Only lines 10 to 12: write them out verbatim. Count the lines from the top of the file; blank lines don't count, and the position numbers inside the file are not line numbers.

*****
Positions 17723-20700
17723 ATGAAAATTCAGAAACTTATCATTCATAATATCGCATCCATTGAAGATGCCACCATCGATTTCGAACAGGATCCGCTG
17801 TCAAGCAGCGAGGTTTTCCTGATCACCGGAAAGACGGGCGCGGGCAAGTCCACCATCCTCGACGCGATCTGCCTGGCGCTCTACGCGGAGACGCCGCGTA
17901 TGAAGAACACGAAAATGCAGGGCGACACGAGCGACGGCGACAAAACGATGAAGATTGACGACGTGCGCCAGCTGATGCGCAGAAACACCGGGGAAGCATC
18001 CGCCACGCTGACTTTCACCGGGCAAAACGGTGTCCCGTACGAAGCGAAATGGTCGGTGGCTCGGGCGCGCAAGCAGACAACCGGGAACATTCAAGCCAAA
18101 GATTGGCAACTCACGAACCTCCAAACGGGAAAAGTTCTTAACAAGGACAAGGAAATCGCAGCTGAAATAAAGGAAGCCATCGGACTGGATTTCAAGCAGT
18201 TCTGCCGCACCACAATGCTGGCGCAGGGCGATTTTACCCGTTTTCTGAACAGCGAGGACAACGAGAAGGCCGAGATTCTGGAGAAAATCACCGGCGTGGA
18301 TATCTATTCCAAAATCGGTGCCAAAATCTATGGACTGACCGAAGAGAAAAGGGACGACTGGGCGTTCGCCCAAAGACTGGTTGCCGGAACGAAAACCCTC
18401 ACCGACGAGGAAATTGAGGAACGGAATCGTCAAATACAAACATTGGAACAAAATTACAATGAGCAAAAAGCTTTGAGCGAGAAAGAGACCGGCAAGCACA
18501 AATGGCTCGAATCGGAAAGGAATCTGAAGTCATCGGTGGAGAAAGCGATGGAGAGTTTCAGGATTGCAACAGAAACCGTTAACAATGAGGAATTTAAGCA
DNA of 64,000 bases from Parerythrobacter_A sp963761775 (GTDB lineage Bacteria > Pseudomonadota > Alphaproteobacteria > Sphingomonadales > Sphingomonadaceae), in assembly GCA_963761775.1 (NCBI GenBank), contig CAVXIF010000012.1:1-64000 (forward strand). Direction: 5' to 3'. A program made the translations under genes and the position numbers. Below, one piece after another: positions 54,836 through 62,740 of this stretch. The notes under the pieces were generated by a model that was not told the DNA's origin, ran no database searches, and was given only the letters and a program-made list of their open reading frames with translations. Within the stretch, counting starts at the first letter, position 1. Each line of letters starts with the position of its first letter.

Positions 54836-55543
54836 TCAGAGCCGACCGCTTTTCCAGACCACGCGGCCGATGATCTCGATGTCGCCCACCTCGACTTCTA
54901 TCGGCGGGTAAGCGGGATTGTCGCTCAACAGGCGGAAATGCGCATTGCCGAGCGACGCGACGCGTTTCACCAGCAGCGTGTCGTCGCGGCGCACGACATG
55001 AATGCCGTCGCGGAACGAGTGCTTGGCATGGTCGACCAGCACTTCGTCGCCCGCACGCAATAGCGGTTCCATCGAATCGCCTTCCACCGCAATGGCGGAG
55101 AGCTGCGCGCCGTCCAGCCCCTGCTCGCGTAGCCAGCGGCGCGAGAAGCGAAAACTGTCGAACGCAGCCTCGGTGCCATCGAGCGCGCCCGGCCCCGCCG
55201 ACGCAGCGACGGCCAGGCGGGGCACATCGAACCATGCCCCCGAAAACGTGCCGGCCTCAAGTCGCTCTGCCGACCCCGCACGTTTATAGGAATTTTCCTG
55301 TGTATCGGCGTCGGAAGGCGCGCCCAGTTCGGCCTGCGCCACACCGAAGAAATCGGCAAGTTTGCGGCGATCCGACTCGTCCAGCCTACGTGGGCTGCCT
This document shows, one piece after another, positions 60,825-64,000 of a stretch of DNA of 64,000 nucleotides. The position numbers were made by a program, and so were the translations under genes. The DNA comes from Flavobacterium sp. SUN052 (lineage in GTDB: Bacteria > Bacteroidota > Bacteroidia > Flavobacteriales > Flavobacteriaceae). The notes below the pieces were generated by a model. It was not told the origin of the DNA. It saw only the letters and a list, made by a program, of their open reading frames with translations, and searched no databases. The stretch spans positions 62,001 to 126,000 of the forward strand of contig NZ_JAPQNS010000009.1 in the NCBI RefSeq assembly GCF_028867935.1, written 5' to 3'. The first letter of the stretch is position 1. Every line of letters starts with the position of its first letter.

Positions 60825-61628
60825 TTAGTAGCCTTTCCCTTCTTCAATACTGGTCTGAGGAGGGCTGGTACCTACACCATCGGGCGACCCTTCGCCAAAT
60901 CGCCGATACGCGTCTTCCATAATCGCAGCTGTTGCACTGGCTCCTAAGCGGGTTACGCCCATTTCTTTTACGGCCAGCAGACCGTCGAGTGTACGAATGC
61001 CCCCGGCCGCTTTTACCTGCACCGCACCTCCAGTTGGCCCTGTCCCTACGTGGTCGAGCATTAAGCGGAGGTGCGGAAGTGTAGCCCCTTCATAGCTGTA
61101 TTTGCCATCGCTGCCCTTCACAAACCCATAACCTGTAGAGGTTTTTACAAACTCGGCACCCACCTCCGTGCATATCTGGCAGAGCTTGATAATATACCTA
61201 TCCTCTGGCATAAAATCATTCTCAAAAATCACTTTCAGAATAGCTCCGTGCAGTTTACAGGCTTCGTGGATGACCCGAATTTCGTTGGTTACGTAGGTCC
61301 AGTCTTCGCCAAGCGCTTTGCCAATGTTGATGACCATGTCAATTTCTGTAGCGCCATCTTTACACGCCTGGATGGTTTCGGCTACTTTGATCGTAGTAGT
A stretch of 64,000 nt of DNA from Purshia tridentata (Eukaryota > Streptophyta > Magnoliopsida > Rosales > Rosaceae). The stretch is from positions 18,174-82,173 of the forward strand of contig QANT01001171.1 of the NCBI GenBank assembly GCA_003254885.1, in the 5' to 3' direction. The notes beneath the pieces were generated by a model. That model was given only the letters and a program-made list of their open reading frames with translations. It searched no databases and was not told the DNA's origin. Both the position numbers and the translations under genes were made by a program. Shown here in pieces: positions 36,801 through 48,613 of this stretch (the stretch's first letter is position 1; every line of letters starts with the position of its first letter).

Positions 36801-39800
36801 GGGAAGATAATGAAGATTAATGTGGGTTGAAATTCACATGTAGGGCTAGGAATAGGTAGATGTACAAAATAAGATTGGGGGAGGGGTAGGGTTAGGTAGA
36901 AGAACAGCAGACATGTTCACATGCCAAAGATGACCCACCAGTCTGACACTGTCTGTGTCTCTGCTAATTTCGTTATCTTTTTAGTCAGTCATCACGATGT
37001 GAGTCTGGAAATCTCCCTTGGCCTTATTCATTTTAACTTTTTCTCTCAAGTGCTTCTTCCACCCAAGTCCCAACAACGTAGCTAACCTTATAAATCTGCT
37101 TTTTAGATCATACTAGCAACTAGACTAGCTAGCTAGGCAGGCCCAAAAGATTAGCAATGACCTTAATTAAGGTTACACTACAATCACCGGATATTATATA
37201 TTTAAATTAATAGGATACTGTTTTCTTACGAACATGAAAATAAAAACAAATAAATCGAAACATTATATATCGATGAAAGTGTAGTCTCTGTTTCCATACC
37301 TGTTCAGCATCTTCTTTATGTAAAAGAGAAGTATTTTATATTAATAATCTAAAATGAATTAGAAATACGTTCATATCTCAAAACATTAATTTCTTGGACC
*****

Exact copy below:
18501 AATGGCTCGAATCGGAAAGGAATCTGAAGTCATCGGTGGAGAAAGCGATGGAGAGTTTCAGGATTGCAACAGAAACCGTTAACAATGAGGAATTTAAGCA
DNA of 64,000 bases from Parerythrobacter_A sp963761775 (GTDB lineage Bacteria > Pseudomonadota > Alphaproteobacteria > Sphingomonadales > Sphingomonadaceae), in assembly GCA_963761775.1 (NCBI GenBank), contig CAVXIF010000012.1:1-64000 (forward strand). Direction: 5' to 3'. A program made the translations under genes and the position numbers. Below, one piece after another: positions 54,836 through 62,740 of this stretch. The notes under the pieces were generated by a model that was not told the DNA's origin, ran no database searches, and was given only the letters and a program-made list of their open reading frames with translations. Within the stretch, counting starts at the first letter, position 1. Each line of letters starts with the position of its first letter.

Positions 54836-55543